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  • Author or Editor: L. Palcsu x
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Abstract  

As decay products, helium isotopes can clearly indicate the presence of tritium and alpha decaying isotopes in a closed system. This study presents the helium and neon measurements and their interpretation of long-term headspace gas investigations in L/ILW waste drums from Paks Nuclear Power Plant and closed vaults of the Radioactive Waste Treatment and Disposal Facility, Püspökszilágy, Hungary. Development of special sampling methods and preparation lines as well as isotope-analytical measurements of the headspace gas samples were done in the Hertelendi Laboratory of Environmental Studies in the ATOMKI. In the gas samples helium isotopes as well as neon isotopes have been determined mass spectrometrically. While neon content can be of atmospheric origin only, helium can be produced either by alpha decay (4He) or decay of tritium (3He). 3H/4He and He/Ne ratios have been used to determine the different origin of the helium isotopes. Helium isotope ratios always represented 3He enrichment in the headspace gases produced by the decay of the tritium in the waste. Using the recent 3He concentration in headspace gas the total amount of 3H restored in L/ILW vaults was estimated. The investigated seven different vaults were closed between 1979 and 1995 when they had been full with L/ILW. The calculated tritium activities based on the He measurements showed good agreement with the documented isotope inventory of the vaults. Typical tritium activity concentrations were between 0.1 and 10 Bq/L gas in the drums and between 10 and 1000 Bq/L gas in the vaults. Additionally, one drum showed a higher He/Ne ratio compared to air, which clearly indicates 4He excess, thus the presence an alpha source in the waste.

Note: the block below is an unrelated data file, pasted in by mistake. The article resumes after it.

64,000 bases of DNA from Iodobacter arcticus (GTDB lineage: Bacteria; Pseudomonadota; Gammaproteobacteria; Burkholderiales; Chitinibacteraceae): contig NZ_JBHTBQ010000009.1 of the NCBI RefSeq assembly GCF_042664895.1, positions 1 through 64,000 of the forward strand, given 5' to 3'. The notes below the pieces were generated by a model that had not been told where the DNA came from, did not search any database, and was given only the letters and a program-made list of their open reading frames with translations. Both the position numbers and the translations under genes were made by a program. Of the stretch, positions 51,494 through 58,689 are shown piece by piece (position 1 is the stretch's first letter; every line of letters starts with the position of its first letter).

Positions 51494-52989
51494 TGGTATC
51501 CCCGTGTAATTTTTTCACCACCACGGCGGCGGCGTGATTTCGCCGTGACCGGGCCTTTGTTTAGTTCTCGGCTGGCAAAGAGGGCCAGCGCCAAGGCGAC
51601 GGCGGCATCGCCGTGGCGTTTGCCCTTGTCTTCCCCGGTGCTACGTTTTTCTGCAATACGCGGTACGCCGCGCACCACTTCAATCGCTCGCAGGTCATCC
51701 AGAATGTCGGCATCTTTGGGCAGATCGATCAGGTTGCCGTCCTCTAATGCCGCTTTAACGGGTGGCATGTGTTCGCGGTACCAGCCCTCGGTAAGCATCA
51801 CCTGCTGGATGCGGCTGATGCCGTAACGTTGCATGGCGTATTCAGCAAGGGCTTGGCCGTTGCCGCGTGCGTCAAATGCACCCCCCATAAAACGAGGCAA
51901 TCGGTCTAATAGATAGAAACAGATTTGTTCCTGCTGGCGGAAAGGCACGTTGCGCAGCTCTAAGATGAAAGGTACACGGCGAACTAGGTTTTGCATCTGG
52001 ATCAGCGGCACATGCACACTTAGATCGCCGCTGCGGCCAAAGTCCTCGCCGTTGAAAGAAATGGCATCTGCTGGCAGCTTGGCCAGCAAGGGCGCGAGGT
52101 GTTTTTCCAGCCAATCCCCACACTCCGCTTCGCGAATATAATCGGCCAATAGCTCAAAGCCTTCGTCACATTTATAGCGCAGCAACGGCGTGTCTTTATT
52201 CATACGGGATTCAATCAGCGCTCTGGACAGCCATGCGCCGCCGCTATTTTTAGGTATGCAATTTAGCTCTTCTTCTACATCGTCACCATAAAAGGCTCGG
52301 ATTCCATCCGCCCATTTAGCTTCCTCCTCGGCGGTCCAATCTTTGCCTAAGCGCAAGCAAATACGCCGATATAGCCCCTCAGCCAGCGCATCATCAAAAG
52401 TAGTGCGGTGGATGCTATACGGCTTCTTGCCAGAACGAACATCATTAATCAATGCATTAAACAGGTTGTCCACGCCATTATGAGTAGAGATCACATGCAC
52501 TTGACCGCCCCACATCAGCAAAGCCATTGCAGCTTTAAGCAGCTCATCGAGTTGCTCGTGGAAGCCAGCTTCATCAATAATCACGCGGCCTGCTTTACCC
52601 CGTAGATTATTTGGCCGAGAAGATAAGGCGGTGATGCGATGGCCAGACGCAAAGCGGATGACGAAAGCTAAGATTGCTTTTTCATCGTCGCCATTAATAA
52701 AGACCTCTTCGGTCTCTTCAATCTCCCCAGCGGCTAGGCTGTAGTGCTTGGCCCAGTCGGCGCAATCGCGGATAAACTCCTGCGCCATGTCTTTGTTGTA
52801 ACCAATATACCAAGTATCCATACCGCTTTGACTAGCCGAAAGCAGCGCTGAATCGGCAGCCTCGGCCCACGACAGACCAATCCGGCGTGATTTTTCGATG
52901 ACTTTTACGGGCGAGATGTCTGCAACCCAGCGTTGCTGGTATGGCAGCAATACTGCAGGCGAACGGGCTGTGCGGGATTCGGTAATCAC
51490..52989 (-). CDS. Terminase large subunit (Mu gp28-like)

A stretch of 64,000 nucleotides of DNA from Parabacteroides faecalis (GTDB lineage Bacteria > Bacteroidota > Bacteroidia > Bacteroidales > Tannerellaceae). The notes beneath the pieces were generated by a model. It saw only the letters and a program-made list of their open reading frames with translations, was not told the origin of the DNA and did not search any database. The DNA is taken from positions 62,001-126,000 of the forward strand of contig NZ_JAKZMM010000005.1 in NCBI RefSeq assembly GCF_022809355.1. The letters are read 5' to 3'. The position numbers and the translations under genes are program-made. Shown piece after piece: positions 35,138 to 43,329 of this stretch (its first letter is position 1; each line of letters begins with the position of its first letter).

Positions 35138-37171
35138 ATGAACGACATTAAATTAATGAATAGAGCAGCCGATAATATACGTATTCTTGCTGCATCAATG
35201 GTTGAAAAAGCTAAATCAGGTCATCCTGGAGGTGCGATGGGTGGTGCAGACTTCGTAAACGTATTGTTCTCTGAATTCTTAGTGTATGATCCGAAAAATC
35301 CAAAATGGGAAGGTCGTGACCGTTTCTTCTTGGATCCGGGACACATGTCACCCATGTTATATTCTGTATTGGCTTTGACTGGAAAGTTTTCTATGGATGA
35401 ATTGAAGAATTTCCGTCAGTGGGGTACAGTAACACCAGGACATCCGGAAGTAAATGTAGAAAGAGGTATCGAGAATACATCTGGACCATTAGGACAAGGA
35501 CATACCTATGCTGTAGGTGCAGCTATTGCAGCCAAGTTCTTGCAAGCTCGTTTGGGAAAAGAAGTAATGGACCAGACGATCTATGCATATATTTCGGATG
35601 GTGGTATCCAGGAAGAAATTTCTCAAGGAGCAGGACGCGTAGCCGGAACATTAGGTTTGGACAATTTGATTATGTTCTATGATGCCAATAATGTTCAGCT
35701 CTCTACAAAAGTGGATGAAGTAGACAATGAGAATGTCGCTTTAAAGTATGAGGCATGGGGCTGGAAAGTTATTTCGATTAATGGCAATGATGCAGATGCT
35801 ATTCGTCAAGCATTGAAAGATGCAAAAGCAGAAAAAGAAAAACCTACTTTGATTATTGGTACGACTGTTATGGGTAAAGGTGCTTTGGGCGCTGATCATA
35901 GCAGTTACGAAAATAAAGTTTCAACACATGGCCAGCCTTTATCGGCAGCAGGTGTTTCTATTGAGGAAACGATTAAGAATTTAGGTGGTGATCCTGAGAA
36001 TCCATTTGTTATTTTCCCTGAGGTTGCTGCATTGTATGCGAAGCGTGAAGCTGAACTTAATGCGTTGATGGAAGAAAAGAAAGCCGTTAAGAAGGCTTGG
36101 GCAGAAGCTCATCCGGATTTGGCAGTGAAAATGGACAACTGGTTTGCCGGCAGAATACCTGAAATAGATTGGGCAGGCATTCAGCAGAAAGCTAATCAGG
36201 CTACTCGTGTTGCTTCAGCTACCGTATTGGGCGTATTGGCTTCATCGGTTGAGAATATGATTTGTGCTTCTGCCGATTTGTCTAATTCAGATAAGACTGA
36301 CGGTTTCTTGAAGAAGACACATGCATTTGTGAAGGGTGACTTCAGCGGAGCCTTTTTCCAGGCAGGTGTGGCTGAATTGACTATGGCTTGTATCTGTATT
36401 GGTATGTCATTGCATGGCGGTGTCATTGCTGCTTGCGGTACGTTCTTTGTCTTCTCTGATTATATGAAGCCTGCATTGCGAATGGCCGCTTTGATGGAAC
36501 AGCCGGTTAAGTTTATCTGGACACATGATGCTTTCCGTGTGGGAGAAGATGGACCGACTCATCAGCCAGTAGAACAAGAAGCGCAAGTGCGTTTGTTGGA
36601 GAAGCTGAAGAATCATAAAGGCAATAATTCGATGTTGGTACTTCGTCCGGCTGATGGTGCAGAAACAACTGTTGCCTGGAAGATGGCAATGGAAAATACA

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Abstract  

Understanding the characteristics of diffusion is essential in the assessment of radionuclide release through the backfill of waste repository. The diffusion behavior of 3H, 99Tc, 125I, 36Cl and 85Sr in granite, concrete and bentonite was studied in a specially designed diffusion cell. Diffusion coefficients (D, D a) and time-lag (t a) were measured, break-trough curves were plotted and experimental data were interpreted to predict diffusion rates. The results showed that tritium, iodine and chlorine could be considered as non-sorbing tracers, while technetium was weakly and strontium was strongly sorbed (no break-through was observed during the period of the experiments).

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